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Considerations before buying chickens


The rising price of eggs has many people thinking about getting a few chickens. If this thought has also crossed your mind here are a few things to consider in your decision-making process.  

In addition to the cost of buying the chickens, there is the cost of building a coop/pen for them, buying feeders and waterers, plus the monthly cost of feed. Before you start building a coop, if you live in town, check the zoning restrictions to see if it is allowed to have chickens in town.  

Many towns allow homeowners to have a couple of hens (female chickens). However, roosters (male chickens) are usually not allowed because they are much louder and neighbors may not appreciate their morning wake-up call. When deciding on a coop/pen design, make sure to go with one that will provide shelter from the cold weather and protect them from predators.  

When it comes to getting chickens, there are a few different places you can get them. Many local farm stores sell chicks in the spring, chicks can be ordered from a hatchery, or you can buy chickens from a local producer. When buying chicks, you can purchase straight-run chicks or pullets. Straight-run chicks haven’t been sexed and there is a 50/50 chance of getting hens or roosters. Pullet chicks are hens (or should be, there is not a 100 percent guarantee). There are many different breeds of chickens; these different breeds have been developed for specific purposes. While all hens lay eggs, breeds that are known as “layers” have been bred for increased egg production. Before purchasing chickens, spend some time researching different breeds to decide which one is right for you.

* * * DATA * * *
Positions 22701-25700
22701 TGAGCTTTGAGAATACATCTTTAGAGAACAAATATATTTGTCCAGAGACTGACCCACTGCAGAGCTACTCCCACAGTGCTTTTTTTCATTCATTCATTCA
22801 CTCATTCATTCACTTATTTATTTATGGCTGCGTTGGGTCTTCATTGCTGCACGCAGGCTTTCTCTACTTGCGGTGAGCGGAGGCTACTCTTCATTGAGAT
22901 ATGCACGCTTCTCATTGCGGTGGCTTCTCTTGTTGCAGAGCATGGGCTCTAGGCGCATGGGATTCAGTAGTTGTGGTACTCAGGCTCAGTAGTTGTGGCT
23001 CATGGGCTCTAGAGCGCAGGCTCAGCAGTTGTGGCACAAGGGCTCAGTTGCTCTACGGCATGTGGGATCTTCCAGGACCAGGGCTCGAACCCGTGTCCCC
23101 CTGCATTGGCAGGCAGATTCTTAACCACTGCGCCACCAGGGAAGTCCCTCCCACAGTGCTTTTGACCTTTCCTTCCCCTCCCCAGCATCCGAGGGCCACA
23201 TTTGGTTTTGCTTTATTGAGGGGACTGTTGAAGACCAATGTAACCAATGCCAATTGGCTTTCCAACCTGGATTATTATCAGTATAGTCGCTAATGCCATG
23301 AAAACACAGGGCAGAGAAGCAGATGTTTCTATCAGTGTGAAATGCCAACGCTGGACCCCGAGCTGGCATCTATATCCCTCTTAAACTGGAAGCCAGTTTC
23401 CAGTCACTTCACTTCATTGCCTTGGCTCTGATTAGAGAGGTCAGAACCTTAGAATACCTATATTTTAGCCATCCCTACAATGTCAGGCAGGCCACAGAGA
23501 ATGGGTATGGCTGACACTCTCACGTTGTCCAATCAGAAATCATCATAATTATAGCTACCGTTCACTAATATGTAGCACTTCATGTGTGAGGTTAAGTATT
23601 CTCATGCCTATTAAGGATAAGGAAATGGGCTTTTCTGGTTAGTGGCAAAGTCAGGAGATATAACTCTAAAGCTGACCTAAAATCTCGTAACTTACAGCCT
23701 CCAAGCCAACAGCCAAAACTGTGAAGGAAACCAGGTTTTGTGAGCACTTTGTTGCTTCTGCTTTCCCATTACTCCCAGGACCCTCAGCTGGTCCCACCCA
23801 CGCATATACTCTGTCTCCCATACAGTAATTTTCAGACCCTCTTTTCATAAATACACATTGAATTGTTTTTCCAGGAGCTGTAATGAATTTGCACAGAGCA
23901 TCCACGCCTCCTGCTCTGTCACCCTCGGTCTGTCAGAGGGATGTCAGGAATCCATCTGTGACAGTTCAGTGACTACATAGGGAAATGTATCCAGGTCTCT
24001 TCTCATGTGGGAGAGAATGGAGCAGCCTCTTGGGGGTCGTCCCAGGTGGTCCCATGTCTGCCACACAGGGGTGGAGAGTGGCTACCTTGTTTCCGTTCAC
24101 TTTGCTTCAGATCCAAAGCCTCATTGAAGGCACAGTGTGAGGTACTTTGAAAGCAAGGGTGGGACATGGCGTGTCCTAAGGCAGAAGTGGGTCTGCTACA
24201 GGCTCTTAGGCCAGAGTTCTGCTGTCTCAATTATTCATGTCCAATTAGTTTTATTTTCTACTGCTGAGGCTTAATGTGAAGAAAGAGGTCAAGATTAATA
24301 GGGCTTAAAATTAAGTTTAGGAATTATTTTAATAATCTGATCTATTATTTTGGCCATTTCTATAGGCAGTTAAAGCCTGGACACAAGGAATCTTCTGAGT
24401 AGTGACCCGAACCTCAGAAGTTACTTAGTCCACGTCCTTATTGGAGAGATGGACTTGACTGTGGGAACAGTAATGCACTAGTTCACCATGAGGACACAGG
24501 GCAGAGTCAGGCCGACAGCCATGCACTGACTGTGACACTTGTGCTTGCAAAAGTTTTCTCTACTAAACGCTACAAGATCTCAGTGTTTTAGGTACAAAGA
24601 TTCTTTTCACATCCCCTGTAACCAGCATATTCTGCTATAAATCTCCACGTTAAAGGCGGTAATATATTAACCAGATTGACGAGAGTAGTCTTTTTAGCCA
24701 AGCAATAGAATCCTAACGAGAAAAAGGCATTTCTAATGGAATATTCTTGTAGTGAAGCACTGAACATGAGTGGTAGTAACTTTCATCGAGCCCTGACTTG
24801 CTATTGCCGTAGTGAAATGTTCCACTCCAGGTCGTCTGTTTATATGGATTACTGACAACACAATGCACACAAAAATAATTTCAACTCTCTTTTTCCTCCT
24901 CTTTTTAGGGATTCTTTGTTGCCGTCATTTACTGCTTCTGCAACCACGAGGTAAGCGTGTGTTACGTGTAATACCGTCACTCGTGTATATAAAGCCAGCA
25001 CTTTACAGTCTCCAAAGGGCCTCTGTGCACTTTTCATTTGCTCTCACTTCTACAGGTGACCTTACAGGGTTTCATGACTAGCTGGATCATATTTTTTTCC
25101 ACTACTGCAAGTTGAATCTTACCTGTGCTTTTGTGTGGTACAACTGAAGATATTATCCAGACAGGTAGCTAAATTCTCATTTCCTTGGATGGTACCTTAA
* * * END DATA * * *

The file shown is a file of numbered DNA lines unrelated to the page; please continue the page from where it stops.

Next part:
Keep in mind when getting chicks that hens won’t start laying until they are four to six months old. Once mature, hens will lay an egg every 24 to 26 hours. Egg production will decrease in the winter when there are fewer hours of daylight as 16 hours of light is needed for maximum egg production. Although hens live to be six to eight years old, egg production starts to decrease when the hens are around four years old. 

When calculating how much it costs to raise chickens, on average a standard sized chicken will consume a quarter pound of feed a day. Usually, the chicken feed will come in a 50 lb. bag, and a bag of feed will last a dozen chickens for about two weeks. A bag of feed costs $15 to $20 depending on what type of feed you buy, figuring on the higher end of feed costs, it will cost $40 a month to feed a dozen chickens. While owning chickens may or may not save any money, they can be enjoyable to own and there is the opportunity the share extra eggs with family and friends or sell them.  

For more information, please contact Adaven Scronce, Diversified Agriculture and Natural Resource Agent, adaven@ksu.edu or 620-331-2690. 


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